Five weeks later, Finchem was in Washington, D.C., for the Jan. 6 rally-turned-riot, though he says he wasn’t part of the mob that stormed the Capitol, hoping to stop certification of the election results.

He did, however, post a picture of the mob on his now-deleted Twitter account, justifying the insurrection as, “What happens when the People feel they have been ignored, and Congress refuses to acknowledge rampant fraud. #stopthesteal”

Finchem is a member of the Oath Keepers, a right-wing militia group that figured prominently in the insurrection. He’s a regular on Steve Bannon’s podcast and recently told a QAnon audience that he’s hoping the Senate audit will result in overturning Arizona’s election and reassigning the state’s presidential electors to Trump.

On that basis alone, I’m guessing he’s got a great chance of snagging a Trump endorsement, which is golden in primary elections but, as Sen. Martha McSally can tell you, in general elections not so much.

Ugenti-Rita would’ve arrested supervisors

Unlike Finchem, Sen. Michelle Ugenti-Rita doesn’t run around spouting conspiracy theories.

But she was one of 15 Republican senators who voted to hold the Maricopa County supervisors in contempt for refusing to hand over the county’s 2.1 million ballots, voter files and election machinery for the Senate audit. Had the resolution passed, the supervisors could have been arrested.

Kwok: Ugenti-Rita’s problem isn’t her voter bill. It’s the audit

She also has used Republican doubts about the election to push a variety of bills that appear aimed at suppressing the vote. She reasons that it’s all about making elections more secure – never mind that top elections officials with the Cybersecurity and Infrastructure Security Agency have called the November election “the most secure in American history.”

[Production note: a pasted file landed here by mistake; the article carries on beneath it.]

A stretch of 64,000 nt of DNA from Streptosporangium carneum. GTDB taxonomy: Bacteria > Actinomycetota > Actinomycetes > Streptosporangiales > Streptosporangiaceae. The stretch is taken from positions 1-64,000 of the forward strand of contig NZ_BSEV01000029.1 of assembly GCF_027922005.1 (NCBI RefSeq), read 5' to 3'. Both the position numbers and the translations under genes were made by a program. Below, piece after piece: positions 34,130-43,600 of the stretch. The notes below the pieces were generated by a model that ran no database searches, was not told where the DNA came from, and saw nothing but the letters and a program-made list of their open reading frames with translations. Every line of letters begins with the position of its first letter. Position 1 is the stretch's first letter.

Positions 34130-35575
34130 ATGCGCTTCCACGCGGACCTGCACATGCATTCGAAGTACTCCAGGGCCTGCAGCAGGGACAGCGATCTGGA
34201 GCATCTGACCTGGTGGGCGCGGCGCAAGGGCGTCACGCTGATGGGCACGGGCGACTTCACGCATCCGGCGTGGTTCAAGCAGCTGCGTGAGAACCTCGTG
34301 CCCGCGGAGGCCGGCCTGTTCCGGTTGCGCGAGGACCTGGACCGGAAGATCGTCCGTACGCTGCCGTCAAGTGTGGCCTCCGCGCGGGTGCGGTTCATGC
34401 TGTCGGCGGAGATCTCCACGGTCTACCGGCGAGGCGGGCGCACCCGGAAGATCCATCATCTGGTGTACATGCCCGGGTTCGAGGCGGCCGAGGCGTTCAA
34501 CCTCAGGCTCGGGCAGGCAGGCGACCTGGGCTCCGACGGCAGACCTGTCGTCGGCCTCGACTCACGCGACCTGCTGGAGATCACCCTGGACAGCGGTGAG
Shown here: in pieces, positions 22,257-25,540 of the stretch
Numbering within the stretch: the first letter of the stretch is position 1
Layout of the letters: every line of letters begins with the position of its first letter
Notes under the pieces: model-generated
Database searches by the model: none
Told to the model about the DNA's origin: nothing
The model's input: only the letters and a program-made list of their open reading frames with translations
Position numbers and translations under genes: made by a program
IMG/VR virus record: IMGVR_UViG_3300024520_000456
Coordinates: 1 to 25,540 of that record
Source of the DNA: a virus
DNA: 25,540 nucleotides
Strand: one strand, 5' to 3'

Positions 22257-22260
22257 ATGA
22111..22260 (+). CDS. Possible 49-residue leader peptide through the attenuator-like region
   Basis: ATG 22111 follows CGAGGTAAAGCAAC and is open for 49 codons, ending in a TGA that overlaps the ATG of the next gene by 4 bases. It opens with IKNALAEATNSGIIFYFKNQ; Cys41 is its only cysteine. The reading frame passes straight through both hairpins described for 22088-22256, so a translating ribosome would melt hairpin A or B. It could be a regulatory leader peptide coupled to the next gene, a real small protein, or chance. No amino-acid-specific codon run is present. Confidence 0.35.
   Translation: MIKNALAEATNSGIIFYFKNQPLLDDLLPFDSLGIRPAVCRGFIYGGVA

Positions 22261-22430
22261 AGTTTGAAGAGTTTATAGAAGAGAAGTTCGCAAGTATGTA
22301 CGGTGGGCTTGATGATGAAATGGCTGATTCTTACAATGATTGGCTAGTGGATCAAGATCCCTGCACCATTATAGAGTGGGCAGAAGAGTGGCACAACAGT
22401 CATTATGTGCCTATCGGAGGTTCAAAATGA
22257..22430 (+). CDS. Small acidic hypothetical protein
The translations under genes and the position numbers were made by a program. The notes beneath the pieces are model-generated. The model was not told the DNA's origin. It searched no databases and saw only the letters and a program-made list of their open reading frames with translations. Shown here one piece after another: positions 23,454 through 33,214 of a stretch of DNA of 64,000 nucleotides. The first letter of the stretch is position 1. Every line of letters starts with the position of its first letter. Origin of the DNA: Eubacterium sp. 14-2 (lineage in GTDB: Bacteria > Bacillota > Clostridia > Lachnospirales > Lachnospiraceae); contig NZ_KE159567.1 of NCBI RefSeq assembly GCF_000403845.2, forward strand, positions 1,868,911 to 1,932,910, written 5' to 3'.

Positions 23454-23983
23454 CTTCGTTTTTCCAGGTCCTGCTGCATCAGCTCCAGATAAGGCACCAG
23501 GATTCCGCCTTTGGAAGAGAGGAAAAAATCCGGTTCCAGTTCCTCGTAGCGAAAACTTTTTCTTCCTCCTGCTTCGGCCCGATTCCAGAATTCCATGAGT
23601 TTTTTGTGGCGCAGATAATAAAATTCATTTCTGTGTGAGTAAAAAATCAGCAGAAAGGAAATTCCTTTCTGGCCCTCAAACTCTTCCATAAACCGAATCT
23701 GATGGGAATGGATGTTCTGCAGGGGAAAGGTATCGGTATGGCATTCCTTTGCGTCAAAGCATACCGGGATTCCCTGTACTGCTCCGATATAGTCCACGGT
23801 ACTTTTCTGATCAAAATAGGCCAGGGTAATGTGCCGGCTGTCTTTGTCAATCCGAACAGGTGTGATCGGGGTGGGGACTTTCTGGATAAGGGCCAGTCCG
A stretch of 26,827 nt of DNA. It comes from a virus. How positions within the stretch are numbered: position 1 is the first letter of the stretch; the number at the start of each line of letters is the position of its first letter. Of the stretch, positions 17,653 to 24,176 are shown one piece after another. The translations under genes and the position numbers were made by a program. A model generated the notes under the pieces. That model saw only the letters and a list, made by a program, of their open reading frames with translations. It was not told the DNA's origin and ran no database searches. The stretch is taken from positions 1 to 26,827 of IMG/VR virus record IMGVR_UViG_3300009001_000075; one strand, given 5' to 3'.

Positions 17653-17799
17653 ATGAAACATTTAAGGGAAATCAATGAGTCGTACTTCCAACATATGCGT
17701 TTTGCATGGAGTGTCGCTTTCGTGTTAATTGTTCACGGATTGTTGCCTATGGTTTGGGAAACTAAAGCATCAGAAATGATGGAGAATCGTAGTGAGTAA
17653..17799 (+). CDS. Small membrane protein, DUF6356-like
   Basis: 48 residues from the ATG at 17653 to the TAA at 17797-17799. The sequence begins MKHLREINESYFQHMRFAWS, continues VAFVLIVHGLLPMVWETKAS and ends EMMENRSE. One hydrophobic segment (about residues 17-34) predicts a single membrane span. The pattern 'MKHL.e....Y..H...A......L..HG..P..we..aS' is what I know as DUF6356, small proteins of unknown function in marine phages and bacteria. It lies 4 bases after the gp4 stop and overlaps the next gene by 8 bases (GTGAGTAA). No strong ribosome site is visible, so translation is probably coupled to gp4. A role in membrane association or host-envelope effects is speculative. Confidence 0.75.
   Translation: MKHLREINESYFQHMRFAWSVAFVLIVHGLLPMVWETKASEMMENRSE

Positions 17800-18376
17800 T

One of Ugenti-Rita’s bills would bar county elections officials from going out into the community to register people to vote. That one never made it out of the Senate.

Another will purge easily more than 100,000 people from the state’s early voting rolls. The bill, which was signed into law earlier this month, will bar people from automatically getting early ballots if they haven’t voted early in the last two election cycles, though they could submit a request in writing to remain on the list.

Ugenti-Rita has said the bill is simply a clean up of voter rolls and certainly not an effort to do whatever it takes for Republicans maintain their grip on power in the state.